Brady Handmade Snare review

Brady's handmade snares are objects of beauty, choose carefully though, they are expensive and some of the wood types might not suit your style

  • £670
  • $1069
A Brady snare is an object of beauty.

MusicRadar Verdict

The extra dense hardwoods produce bright, sensitive and focused sounds whichever you choose. We liked the warm Jarrah block and ply drums best, but they are all quite magnificent.


  • +

    Those exclusive native Australasian desert timbers are simply too gorgeous to resist.


  • -

    Such quality does not come cheap so be sure to choose the right wood for your style.

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These five stunning Australian Brady snares have the same dimensions (14"x61/2") and fittings. Where they differ is in the construction and the species of timber used for each drum. Two are of ply construction while the other three are made from solid, vertically arranged blocks, half an inch thick.

Each drum has ten of Brady's custom double-ended pipe lugs, machined from solid brass. They are heavier than most tube lugs and, along with the rigid, super-hoop 2.3mm rims, considerably increase the overall weight of each drum. The stainless steel tension rods have metal washers sandwiched between two leather, shock absorbing washers to avoid metal-to-metal contact and to hold the tuning firm.

All the drums are supplied with Remo CS Coated Black Dot batters and Ambassador Hazy snare sides.

Taking the strain

Brady employs the popular nickel Drumworks piston strainer, a top quality, smooth operator. In fact, this clear version of the strainer was designed in conjunction with Brady. The chromed piston is encased in a clear moulding with a matching lever that is strong and silent.

Both the strainer and the butt end have solid chromed blocks that pull the snares well away from the drum, helping the snare to lie flat. Each drum has a proper snare bed of 1.5mm depth and the 20-strand wires are custom made for Brady using specially tempered German wire.

Exotic horizontal plies

The shells are all beautifully finished inside and out with 45º bearing edges. Brady's enviable reputation is based on the use of Australasian desert hardwoods which are harder than the familiar maple and birch of western drums. The ply construction drums are about ¼" thick, without reinforcing rings, and are unlike anyone else's as they are not cross laminated.

Instead, all the plies are laid horizontally, glued and bent in a dry mould. They are guaranteed perfectly round for life. Because all the plies run in the same direction and the glue welds the shell into a solid whole, the drums produce a sound quality very close to that of single-ply solid shell drums.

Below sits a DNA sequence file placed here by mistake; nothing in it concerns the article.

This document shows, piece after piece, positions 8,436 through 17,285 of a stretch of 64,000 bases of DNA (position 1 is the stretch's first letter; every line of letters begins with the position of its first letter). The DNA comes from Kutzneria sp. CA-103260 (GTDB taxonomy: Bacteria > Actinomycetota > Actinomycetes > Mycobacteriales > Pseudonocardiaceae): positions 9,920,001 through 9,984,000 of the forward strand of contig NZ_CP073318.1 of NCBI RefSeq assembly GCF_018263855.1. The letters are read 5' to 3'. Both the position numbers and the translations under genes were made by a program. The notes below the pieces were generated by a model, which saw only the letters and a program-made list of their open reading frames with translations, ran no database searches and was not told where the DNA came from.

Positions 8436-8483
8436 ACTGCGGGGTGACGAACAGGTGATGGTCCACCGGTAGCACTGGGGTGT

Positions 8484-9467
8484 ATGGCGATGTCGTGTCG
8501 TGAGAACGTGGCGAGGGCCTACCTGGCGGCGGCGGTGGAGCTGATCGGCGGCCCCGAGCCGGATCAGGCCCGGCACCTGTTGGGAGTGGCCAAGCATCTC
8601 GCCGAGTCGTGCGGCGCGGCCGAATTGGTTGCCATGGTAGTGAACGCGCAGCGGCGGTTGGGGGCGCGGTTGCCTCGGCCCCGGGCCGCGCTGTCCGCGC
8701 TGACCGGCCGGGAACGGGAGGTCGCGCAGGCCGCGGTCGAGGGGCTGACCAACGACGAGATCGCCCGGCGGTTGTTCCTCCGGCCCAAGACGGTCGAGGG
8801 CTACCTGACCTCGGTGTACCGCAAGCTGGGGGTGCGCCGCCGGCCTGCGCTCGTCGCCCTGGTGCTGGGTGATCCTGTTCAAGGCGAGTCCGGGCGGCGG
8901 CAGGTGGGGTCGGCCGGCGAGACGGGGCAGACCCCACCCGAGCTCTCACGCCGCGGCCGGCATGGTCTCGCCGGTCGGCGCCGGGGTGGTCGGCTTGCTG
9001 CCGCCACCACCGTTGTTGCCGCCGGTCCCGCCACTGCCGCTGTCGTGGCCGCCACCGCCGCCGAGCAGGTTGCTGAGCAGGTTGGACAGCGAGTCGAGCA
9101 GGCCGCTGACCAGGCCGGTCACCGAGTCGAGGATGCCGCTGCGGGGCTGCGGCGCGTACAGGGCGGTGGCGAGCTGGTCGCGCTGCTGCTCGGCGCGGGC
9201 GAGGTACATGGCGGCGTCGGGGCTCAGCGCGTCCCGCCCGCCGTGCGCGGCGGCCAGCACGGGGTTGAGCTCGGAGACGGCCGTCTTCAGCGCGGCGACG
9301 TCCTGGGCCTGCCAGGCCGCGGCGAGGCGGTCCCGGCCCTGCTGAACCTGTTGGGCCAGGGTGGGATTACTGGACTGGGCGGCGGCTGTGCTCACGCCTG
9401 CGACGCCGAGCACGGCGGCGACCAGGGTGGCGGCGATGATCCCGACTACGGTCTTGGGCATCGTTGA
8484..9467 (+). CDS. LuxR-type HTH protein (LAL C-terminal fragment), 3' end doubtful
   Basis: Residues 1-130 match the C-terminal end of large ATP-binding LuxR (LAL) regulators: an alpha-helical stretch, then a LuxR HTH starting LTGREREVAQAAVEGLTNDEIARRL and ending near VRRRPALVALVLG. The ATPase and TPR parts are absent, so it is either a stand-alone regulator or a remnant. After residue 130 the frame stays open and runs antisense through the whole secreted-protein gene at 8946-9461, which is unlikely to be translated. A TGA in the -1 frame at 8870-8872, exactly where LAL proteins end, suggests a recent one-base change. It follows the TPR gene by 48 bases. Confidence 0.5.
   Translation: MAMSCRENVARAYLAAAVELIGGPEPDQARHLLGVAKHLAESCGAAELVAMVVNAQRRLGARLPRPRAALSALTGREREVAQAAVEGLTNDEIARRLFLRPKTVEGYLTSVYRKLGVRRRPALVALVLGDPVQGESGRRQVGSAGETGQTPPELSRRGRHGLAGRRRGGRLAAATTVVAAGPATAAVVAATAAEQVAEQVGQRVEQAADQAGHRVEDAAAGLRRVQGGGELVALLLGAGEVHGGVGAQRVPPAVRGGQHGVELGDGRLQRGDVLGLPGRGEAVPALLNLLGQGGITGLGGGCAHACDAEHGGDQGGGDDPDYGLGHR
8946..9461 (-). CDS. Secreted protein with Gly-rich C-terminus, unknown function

All Brady's ply drums have 10 plies, which may or may not include a special outer face veneer. For example, the jarrah ply drum has a single outer ply of brush box, while the marri ply drum is all marri, including the face veneer. The first review drum is made from jarrah ply with a brush box gloss finish, which features a wide, swirling grain varying between light and mid-brown.

The other ply drum is natural satin finished marri and is a muted golden beige with streaks of dark brown, reminiscent of an exotic animal pelt.

Jarrah ply is Brady's most popular and versatile choice. It has a good balance of attack, body, warmth and depth. It also sounds great whether it is tuned high or low. The marri ply drum is a bit more toppy. It seems a little faster, but not quite so fat, and is marginally brighter. It is a recent addition to the Brady stable and they have so far mainly used it with smaller be-bop kits. However, at 6½" this one's hardly a be-bop drum. We imagine if you're into more edgy, nimble music this would work well.

Block construction

Brady has been making tongue and groove block shells since 1999. They are twice as thick as the ply shells and correspondingly heavier. The sounds are consequently drier with fewer overtones, shorter decay and thicker tone. Brady suggests the jarrah block snare shows these characteristics most clearly. It has a short and clean note, great for the studio.

Like the jarrah ply it is warm, versatile and sensitive.

We found the sheoak drum the hardest sounding in the collection with a slight lack of warmth compared with the jarrah. It's loud, bright and aggressive with punishing rimshots.

The final drum is made from the latest addition to Brady's range, Tasmanian blackwood. This is something of a departure for Brady as it is lighter and softer compared to the previous exceptionally dense woods. The lighter wood results in a more mellow and warm character, which sounds closer to vintage American snare drums.

Visually the drums are dazzling. The Tasmanian blackwood in natural satin is actually a mid-brown colour with a relatively straight grain. The jarrah block, also in satin, is similar but with a reddish, mahogany-like tinge. Finally, the sheoak block has a recognisably oak-like grain. In the gloss finish it has a dramatic orange flame pattern, making it rather more varied than the other two.

Brady snare is an object of beauty that you will cherish for decades. Choosing the most suitable wood for your particular needs is tricky. What's certain is that the ply drums are lighter and have more resonance. Beyond that we'd recommend you be guided by Brady's own assessments of each wood. Alternatively pick the one you like the look of best and you'll probably do fine.

Music Radar Team

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